To plug the above loopholes, Mr. Minh contended that tax management will have to rely on the principle of fairness, transparency and no discrimination against neither domestic nor foreign enterprises, in line with Decree No. 132.
Decree No. 132 will inherit all regulations on the control of interest cost at 30% as stipulated in Decree No. 68/2020. Moreover, regulations stipulated in the new decree will allow the control of interest cost after the deduction of the interest of deposits/loans in accordance with Decree 68/2020 and other appropriate regulations in Decree 20/2017, ensuring both the effective management of affiliated transactions intended to falsify tax payment and the facilitation of business activities.
What’s more, the new decree will put forward a multitude of regulations compatible with international practices and Vietnamese practicalities to curb transfer pricing.
Assoc. Prof. Pham The Anh, chief economist of the Vietnam Institute for Economic and Policy Research (VEPR), contended that compared with Decree No. 20, Decree No. 132 contains important revisions.
First, said Mr. Anh, when calculating the total interest rate/EBITDA to apply to the interest cost ceiling, Decree No. 132 opts for total net interest cost—interest cost after deducting interest of deposits and loans.
Secondly, the decree also paves the way for enterprises with interest cost surpassing the ceiling to move it to the next period of taxation, but not exceeding five years. Previously, if the rate of the total interest coat/EBITDA was higher than the ceiling, the enterprise in question is not allowed to deduct its tax.
“The new rule helps enterprises having big investment—which are often formed by loans in a certain year—redistribute its interest cost in the following years,” said Mr. Anh.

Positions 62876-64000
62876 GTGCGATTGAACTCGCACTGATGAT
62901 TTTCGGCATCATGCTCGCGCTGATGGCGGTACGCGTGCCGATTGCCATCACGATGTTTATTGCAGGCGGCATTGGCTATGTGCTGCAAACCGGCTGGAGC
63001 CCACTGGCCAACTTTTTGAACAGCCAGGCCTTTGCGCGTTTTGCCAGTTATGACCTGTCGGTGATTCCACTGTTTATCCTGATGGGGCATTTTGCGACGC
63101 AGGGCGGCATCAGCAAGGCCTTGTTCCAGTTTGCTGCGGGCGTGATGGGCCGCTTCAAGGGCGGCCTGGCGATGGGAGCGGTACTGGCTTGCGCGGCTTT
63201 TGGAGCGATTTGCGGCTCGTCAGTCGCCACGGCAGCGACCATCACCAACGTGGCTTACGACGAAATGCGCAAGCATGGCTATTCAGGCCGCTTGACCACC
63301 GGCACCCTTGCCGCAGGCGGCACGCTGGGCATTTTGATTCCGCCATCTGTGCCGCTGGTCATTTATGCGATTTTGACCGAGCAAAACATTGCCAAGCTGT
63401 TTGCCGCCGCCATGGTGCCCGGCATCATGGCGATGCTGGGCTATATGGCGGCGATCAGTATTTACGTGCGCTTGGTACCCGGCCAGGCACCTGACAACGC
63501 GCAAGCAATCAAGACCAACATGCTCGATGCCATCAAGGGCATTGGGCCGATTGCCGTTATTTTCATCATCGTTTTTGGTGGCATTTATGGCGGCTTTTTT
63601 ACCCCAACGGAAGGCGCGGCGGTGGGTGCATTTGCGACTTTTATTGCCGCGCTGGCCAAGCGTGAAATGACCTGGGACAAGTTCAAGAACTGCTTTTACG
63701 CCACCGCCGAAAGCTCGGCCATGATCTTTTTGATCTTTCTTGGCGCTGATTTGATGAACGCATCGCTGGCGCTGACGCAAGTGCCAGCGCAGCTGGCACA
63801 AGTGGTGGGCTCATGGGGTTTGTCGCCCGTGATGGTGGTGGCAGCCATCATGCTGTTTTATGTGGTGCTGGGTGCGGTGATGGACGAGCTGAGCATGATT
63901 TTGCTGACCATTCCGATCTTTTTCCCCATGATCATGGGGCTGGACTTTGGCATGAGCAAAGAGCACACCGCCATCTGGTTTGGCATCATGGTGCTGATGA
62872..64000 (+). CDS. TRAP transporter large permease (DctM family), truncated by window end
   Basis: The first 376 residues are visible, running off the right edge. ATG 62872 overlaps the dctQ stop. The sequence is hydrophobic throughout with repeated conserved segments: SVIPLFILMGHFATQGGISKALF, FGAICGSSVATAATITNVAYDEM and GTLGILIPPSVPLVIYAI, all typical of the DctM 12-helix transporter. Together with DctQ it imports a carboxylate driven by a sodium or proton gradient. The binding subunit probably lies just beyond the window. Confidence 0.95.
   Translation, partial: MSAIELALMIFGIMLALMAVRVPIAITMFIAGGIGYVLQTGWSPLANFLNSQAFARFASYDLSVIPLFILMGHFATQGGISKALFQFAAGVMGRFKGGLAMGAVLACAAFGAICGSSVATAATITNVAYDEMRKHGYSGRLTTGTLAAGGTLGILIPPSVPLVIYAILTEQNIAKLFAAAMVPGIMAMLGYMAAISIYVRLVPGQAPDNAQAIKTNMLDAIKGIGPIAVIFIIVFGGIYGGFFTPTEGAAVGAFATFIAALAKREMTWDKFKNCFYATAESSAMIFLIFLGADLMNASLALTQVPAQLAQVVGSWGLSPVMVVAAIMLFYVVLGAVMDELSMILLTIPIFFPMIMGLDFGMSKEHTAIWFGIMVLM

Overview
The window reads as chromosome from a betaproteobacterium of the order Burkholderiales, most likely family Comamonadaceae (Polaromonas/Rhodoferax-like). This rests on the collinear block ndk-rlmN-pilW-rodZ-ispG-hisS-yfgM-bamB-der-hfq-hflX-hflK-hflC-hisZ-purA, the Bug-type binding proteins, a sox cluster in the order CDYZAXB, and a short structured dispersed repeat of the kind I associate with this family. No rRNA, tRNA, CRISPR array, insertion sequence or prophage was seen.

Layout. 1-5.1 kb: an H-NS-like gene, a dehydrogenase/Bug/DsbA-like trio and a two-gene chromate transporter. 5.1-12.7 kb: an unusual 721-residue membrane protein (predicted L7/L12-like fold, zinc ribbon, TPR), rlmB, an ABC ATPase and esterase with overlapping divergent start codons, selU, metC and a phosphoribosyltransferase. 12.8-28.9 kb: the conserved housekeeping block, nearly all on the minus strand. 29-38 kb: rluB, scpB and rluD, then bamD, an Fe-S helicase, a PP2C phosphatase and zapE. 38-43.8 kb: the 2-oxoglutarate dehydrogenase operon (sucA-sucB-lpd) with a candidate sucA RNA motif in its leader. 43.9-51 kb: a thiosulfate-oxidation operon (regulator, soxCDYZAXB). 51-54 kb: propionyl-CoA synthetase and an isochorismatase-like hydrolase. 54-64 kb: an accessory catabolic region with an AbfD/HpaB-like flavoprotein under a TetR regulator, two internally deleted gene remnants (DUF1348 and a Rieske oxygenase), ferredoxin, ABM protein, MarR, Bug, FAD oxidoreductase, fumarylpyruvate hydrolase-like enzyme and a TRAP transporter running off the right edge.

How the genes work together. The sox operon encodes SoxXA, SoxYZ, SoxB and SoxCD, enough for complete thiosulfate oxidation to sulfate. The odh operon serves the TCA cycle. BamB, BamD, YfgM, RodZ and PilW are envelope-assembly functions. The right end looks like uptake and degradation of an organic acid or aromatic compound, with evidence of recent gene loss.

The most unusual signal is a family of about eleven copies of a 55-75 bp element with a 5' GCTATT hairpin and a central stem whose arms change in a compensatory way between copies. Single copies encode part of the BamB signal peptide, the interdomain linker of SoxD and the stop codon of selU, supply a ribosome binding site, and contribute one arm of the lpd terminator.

Another positive point of Decree 132, as this economist put it, is the requirement that multinationals have to compile their country-by-country report.
Dr. Anh, however, also argued that the lift of the ceiling of the total interest cost/EBITDA from 20% to 30% is unreasonable. According to the economist, less than 5% of the total number of foreign-invested enterprises had the total interest cost/EBITDA higher than the 30% threshold in 2016, the period before Decree 20/2017 on tax management of enterprises with affiliated transactions was issued.
“If firms without affiliated transactions are left, the remaining number is very small,” said Mr. Anh.
Furthermore, another concern voiced by enterprises over interest cost applicable to calculate the total interest cost/EBUTDA is interest cost incurred between enterprise with affiliated transactions and any parties, whether with or without affiliated transactions, or only interest cost incurred among the related parties with affiliate relations. This is yet to be clarified by Decree 132 and should need more clarification and instructions in the coming time.
Another notable point of Decree 132 relates to the group of those whose deducted interest cost are not restricted when identifying the taxable corporate income tax which has been supplemented, including: loans from official development assistance, preferential government loans obtained from foreign loans, loans for the implementation of national targets, such as the new rural area program or sustainable poverty reduction, and the like.
Setting a cap on loan interest deductability is a tool to prevent foreign invested enterprises (FIEs) from conducting transfer pricing. However, the application of the regulation on Vietnamese enterprises as well has stirred controvesy.